The National World War II Museum

While most people visit New Orleans for Madris Gras or Bourbon Street, or even perhaps for the Creole history or food, my husband wanted to go to the National World War II Museum.  Keith is a true World War II history buff and when we headed south this past February, we decided to divert from our path and include a stop at the museum.  Keith Darcy, Public Relations Manager of the WWII Museum was kind enough to arrange the museum tour for us so that I could cover this for  my blog and Senior News & Times, the paper for mature adults over 50 that I write for.

This plane was one of the attractions at the Boeing Center.

The National World War II Museum is recognized as New Orleans #1 attraction, and for good reason.  The museum is a comprehensive coverage of the war that changed the world.  The war that changed country boundaries literally walling Germany in half.  The World War II museum is huge. There is so much to see.

The museum offers a great way of sharing history with the patrons.  Each visitor can choose a dog tag of a former soldier, or civilian then throughout the visit follow this individual. This offers each visitor a personal perspective as you travel through the museum journey.  My solider had been a submarine commander.  His career started out with disaster, but turned around as he was given a second chance.  Sadly I later learned that he lost his life in a submarine battle, but he died as a hero.

We started out our visit after downloading our dog tags and picking out our soldiers. Then we scooted on over to the Solomon Victory Theater and watched the amazing movie, Beyond All Boundaries, narrated by Tom Hanks. This is a 4D experience which sets the tone for the entire visit. The movie like the museum recounts both the European and Pacific theaters telling the whole story of the war.

We toured many of the exhibits and took time out to eat at the great restaurant in the museum. In fact, when we asked the concierge at our hotel where to eat lunch that day, he recommended the museum diner.

There is so much to see that we tried to prioritize what we wanted to see and we made sure to go to the Boeing Center to get an up close view of planes and equipment. Be sure if and when you visit that you schedule the day and in that you will probably need a bit of downtime just to sit because the museum is so big that there is a lot of walking involved.  Keith Darcy said that there are plans for major expansion in the future, so that will just get larger as time goes on!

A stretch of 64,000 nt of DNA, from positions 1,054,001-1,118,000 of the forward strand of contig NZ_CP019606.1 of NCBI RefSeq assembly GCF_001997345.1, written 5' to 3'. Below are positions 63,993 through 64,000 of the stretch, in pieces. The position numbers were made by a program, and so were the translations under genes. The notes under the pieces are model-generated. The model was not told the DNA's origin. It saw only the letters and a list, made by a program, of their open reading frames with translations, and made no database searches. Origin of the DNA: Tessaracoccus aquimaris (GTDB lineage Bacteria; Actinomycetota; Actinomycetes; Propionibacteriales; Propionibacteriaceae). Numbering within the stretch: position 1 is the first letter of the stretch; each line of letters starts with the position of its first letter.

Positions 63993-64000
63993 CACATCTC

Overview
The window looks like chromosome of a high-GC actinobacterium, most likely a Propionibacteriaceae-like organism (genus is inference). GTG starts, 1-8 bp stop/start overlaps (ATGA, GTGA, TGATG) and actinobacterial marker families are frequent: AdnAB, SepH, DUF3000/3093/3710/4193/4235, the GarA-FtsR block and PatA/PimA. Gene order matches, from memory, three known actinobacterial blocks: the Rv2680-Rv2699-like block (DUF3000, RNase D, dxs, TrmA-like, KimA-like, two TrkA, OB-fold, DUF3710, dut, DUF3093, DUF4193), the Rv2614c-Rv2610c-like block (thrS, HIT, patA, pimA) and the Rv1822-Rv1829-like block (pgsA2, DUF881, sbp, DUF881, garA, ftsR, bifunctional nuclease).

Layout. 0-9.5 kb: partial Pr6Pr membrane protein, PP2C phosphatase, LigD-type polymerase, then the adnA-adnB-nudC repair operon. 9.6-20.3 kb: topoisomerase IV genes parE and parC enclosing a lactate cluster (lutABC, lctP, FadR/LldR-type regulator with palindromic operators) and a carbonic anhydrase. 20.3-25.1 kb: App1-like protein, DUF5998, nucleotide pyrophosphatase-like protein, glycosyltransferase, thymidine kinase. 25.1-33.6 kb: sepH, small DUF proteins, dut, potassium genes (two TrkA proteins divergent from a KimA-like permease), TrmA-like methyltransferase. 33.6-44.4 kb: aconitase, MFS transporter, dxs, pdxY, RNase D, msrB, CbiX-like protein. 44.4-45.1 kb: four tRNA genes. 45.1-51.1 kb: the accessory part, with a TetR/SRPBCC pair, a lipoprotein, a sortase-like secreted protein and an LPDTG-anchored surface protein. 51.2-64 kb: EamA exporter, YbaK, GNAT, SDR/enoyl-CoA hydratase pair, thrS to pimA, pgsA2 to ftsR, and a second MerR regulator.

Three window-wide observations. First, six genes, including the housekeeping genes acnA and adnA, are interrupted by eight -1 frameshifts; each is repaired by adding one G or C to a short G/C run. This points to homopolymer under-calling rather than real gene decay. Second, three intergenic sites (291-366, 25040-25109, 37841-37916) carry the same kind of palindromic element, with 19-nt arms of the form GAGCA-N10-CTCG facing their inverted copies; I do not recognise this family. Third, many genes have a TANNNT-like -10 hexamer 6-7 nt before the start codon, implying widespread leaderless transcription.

The museum has a plan, a mission,  according to the Museum information, “The National WWII Museum tells the story of the American experience in the war that changed the world—why it was fought, how it was won, and what it means today—so that all generations will understand the price of freedom and be inspired by what they learn.”

The museum is inspiring for all ages.  There are so many facts that I may have learned but forgot like the brutal invasion of China by Japan, and the fighting in North Africa.  This truly was a World War.

One of the most touching/haunting stories is from a US Army-issue portable altar. The story is, “Capt. Oscar Henry Reinboth used this portable altar while serving as a chaplain with the 349th Infantry Regiment, 88th Infantry Division.  On Easter Sunday, April 9, 1944, Reinboth – who was fluent in German – delivered a sermon on the front lines over a loudspeaker in both German and English.  During that time, the fighting ceased, but as soon as the sermon ended, shooting began again.”

At the museum they accomplish telling the experience of the War and the sacrifices made by sharing the personal details that make the stories come to life like the Propaganda posters, the personal stories of individuals and multimedia experiences, and an expansive collection of artifacts and oral histories.  One item that really stood out to me was a tattered American flag which survived one of the many battles.  While we were there, several groups of students were coming through the museum and it was wonderful to see them learning what so many young people had to go through to ensure the freedoms we enjoy today.

This Memorial Day, I will remember the soldiers of this war and other wars and those that helped out on the home front.  This is just a brief observation of an amazing museum.  For more information, log onto

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